Legal informatics aims at improving the understanding and dissemination of legal texts, and providing ways to comply with the provisions in such texts more effectively. A key tenet of legal informatics is leveraging information technologies for making explicit the structure and semantic properties of legal texts. These properties constitute the metadata that needs to be recorded alongside the natural-language content of legal texts, both to facilitate the interpretation of legal texts by humans and to enable advanced analyses such as smart search, automated compliance verification and monitoring. Given the sheer scale of legal corpora amassed over decades and centuries, a fully manual creation of legal metadata is extremely laborious and requires a tremendous amount of resources. Nowadays, this task is still done largely manually. Consequently, important compromises have had to be made when specifying the metadata, in order to reduce the associated costs. These compromises often impact the quality of the specified metadata and hinder machine analyzability of legal texts.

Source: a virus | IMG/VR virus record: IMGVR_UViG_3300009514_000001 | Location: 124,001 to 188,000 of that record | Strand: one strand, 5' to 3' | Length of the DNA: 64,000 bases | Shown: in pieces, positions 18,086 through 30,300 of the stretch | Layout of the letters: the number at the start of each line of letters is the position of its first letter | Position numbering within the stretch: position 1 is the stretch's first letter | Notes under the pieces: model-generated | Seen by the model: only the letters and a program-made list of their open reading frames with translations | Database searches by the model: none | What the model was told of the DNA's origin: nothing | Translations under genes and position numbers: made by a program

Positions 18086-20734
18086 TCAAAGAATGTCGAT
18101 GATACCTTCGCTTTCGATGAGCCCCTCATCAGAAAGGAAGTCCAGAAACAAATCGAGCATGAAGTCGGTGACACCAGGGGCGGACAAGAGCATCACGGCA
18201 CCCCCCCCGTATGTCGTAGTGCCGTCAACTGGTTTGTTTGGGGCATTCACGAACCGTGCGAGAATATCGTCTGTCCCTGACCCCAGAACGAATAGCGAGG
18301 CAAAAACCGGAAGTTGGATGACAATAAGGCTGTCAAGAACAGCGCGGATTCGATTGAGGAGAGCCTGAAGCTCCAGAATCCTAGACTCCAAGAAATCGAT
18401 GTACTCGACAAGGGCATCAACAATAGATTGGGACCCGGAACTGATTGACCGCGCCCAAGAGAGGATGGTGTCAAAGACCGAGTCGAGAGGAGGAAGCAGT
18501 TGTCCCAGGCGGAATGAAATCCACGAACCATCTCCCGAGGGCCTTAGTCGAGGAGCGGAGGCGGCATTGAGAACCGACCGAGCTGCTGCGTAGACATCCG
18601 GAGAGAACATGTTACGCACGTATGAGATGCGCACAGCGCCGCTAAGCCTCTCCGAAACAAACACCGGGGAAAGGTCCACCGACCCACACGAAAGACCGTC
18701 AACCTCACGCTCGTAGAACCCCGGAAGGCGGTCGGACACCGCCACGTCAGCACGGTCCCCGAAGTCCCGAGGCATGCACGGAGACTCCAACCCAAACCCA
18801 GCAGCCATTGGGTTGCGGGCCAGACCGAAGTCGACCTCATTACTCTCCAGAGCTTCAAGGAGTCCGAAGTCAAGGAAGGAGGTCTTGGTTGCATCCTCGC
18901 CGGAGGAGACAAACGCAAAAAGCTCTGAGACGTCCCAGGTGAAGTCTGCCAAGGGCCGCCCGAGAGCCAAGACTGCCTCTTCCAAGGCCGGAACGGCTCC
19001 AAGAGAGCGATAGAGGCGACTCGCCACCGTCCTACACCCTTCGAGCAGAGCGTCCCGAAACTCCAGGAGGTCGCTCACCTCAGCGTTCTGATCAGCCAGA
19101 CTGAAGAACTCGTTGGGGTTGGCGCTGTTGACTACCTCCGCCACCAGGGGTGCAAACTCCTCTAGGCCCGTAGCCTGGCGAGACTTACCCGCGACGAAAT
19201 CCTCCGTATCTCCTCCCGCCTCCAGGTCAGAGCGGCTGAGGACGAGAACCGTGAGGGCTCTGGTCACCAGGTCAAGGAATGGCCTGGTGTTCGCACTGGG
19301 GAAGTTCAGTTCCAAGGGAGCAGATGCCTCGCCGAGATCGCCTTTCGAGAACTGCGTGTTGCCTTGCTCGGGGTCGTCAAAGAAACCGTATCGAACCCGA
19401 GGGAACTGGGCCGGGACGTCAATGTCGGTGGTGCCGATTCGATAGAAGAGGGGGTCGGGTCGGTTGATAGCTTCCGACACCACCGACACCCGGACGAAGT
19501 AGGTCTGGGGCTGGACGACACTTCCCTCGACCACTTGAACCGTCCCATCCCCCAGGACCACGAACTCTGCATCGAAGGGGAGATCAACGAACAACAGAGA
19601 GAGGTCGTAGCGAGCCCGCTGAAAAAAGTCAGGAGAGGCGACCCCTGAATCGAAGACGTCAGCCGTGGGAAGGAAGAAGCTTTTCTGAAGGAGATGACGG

The University of Luxembourg is developing solutions to enable the extraction of several important pieces of semantic metadata from legal texts. These include modalities (rights, obligations, permissions, etc.), conditions and consequences.

Main contributor(s): Amin Sleimi, Marcello Ceci, Nicolas Sannier, Mehrdad Sabetzadeh, Lionel Briand